From: "Clark, Eric J." <clarkej**At_Symbol_Here**LATTC.EDU>
Subject: Re: [DCHAS-L] Safety Showers, Drains and ADA Compliance
Date: Thu, 1 Feb 2018 18:19:52 +0000
Reply-To: ACS Division of Chemical Health and Safety <DCHAS-L**At_Symbol_Here**PRINCETON.EDU>
Message-ID: 24AC4C9643B59F44A479DD6A448922505042D3BD**At_Symbol_Here**V-AD-EX2010-1.LATTC.ADMIN
In-Reply-To


The "ADA argument" against floor drains for emergency showers and eyewash stations is a new one for me.  I agree, Nonsense.  Thanks for sharing that. 

 

The other persistent one that comes up fairly often is the "hazardous waste down the drain argument".  This particular con-game goes something like this: If you get a chemical on you, then the rinsate from the emergency eyewash or shower going down the drain will result in a Clean Water Act violation.  Again, Nonsense.  261.3 (a) (2) (iv) (D) specifically exempts this material as hazardous waste, i.e. "discharges from safety showers and rinsing and cleaning of personal safety equipment."

 

Eric Clark, MS, CCHO, CHMM

Los Angeles Trade Technical College

 

 

From: ACS Division of Chemical Health and Safety [mailto:DCHAS-L**At_Symbol_Here**PRINCETON.EDU] On Behalf Of Hadden, Susan [JRDUS]
Sent: Thursday, February 01, 2018 8:51 AM
To: DCHAS-L**At_Symbol_Here**PRINCETON.EDU
Subject: Re: [DCHAS-L] Safety Showers, Drains and ADA Compliance

 

IMO, if you want to play in the lab sandbox, you have to provide the lab tools.

If you don't put in drains, not only will you have the damage issues others have pointed out, you will constantly fight the battle of having people test them because it makes a mess. So ongoing compliance issues.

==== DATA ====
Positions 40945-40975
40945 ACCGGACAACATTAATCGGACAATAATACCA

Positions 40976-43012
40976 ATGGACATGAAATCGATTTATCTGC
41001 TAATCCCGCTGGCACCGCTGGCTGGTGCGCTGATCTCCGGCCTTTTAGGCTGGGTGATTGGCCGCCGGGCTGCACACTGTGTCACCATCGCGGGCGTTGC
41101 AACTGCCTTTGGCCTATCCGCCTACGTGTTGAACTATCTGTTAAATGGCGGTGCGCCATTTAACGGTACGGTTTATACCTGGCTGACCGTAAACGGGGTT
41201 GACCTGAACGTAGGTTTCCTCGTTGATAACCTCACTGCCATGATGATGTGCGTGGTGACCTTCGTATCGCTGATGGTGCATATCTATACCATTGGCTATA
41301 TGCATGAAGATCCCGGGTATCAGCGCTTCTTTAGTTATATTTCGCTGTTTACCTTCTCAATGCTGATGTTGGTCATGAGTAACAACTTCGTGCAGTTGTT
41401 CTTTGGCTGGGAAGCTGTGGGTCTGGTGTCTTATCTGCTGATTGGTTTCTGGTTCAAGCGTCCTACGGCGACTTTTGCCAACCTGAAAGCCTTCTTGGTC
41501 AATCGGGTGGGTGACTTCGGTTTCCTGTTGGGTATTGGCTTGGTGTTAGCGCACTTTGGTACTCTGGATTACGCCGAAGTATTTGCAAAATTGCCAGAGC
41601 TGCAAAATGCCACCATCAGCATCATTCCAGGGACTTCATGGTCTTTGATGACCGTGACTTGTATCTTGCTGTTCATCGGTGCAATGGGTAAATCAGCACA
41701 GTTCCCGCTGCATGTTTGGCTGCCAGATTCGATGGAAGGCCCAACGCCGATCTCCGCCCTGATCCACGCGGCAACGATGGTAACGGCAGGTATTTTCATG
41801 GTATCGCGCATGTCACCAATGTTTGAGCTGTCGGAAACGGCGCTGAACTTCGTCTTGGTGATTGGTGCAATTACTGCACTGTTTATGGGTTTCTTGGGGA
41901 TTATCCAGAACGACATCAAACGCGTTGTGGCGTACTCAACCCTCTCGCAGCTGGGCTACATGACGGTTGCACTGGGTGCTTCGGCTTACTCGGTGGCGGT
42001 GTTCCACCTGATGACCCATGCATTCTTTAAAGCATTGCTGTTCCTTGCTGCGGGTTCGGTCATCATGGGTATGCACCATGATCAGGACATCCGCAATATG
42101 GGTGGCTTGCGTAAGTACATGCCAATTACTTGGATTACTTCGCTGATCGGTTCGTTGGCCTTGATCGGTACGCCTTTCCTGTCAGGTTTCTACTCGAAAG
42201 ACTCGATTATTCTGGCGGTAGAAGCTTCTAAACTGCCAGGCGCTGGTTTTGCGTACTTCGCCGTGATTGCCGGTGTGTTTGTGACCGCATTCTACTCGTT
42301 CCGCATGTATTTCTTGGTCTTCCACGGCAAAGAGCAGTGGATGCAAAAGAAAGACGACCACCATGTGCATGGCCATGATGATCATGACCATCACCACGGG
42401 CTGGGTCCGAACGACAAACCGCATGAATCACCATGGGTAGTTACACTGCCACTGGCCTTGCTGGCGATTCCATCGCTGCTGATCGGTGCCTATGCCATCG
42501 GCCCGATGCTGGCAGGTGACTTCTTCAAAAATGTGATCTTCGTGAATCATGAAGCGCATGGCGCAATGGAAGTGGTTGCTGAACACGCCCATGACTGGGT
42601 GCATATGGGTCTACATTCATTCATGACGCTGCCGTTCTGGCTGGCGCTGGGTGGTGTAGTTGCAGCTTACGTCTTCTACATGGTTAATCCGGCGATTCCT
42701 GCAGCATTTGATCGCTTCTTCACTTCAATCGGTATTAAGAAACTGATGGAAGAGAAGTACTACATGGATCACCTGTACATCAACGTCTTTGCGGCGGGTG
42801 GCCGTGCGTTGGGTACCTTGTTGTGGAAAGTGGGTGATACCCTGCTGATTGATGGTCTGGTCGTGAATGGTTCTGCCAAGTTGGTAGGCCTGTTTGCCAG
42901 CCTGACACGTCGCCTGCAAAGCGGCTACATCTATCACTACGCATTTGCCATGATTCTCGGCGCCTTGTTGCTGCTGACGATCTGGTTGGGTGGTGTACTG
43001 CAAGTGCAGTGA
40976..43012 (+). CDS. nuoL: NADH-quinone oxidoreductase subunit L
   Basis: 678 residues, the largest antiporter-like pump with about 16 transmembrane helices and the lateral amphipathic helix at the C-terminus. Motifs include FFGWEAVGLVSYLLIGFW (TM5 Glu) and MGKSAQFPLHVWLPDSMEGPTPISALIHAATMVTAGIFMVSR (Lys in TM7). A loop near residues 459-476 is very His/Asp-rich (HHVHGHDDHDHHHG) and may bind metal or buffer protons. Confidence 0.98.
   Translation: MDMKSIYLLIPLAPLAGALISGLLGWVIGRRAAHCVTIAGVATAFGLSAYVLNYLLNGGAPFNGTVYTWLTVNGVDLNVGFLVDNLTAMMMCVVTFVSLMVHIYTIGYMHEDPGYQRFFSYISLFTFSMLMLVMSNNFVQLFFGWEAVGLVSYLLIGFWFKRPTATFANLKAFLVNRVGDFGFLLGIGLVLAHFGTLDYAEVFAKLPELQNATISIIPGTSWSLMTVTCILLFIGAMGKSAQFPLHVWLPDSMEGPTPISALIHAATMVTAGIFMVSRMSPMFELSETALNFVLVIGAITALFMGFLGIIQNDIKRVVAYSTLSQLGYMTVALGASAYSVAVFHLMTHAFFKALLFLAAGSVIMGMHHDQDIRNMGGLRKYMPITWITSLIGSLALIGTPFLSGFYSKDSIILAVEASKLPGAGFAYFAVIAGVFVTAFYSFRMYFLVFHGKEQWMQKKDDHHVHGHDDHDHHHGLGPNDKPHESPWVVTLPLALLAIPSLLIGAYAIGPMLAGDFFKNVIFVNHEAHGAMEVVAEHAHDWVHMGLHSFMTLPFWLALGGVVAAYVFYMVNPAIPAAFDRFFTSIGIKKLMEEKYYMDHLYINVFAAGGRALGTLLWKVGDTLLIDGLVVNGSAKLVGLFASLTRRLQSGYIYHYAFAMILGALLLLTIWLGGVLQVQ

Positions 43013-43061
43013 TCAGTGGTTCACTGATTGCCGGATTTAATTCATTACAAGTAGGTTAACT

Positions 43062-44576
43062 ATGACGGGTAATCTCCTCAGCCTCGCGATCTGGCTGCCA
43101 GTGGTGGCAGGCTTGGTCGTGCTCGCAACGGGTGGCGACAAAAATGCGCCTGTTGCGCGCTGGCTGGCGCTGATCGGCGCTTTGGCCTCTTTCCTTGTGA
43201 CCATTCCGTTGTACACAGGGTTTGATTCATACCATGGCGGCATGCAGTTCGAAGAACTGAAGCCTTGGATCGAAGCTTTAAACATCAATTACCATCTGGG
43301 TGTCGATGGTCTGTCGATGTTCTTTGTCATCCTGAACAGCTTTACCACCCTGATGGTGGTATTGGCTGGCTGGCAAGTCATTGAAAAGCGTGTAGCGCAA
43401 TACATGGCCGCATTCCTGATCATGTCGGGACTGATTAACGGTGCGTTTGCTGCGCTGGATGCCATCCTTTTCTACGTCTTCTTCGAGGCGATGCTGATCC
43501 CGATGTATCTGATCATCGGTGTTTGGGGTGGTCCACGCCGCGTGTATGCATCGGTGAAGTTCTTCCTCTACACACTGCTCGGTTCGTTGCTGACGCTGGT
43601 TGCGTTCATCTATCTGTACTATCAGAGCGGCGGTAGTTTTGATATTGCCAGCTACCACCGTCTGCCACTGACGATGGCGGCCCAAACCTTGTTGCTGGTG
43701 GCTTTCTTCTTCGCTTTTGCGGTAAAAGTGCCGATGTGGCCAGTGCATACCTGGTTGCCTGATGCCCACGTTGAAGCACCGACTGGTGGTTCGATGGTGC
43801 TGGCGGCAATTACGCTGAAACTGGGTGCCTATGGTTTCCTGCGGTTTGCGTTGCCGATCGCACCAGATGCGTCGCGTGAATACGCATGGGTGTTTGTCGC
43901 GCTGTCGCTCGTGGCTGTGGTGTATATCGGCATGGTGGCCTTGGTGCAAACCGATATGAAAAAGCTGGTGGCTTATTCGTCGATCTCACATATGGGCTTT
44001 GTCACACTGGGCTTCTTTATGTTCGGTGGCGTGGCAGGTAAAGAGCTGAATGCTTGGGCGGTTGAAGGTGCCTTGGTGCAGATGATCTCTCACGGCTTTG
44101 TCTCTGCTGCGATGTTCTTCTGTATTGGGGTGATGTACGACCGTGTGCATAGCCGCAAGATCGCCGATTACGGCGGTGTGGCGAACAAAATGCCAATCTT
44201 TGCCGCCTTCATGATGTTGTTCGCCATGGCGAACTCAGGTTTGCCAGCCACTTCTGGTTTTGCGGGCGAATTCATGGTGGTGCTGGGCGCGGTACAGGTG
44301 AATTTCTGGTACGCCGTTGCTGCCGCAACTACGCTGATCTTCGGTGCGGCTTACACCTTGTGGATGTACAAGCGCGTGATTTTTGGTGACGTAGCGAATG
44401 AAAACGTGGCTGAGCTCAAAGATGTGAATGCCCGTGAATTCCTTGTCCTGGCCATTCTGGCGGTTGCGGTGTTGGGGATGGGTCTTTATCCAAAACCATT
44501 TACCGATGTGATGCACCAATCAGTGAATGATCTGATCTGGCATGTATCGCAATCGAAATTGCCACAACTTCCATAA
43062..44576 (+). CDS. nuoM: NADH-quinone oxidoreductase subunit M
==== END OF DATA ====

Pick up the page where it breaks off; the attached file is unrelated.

As to marking them out, I suggest that you put different textured tiles under the safety eyewash/shower. That way, even if you can't see when you are in the right place, you can feel that you are.

 

From: ACS Division of Chemical Health and Safety [mailto:DCHAS-L**At_Symbol_Here**PRINCETON.EDU] On Behalf Of ILPI Support
Sent: Thursday, February 1, 2018 10:56 AM
To: DCHAS-L**At_Symbol_Here**PRINCETON.EDU
Subject: [EXTERNAL] Re: [DCHAS-L] Safety Showers, Drains and ADA Compliance

 

Nonsense.  The architects must be trying to add in berms to contain the water when all they really need is some very mild pitch in the floor in that area.  Even if that's not sufficient to contain all the water it will get a large percentage of it.

 

ADA-compliant units themselves don't take up much more space, if any, than regular units, however, the space that has to be kept clear is presumably larger.  But that has nothing whatsoever to do with drains.  BTW, I recommend using floor tape and floor signs to demarcate the area that must be left clear.  I hear there are some companies that sell that sort of stuff.  :-)

 

Rob Toreki

 

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On Feb 1, 2018, at 10:21 AM, Melissa Anderson <mwanderson08**At_Symbol_Here**GMAIL.COM> wrote:

 

Greetings Everyone,

 

We're working with architects right now to plan out chem labs for a new science building. We've asked for drains under the safety showers and were told that wouldn't be possible because in order to be ADA compliant and have drains, the safety showers would take up too much space- has anyone encountered such an argument? 

 

(Note, we're extremely constrained on space due to some very complicated politics I won't go into here, so making the labs bigger is not an option.)

 

Thanks,

Melissa Anderson

Instructor

Pasadena City College

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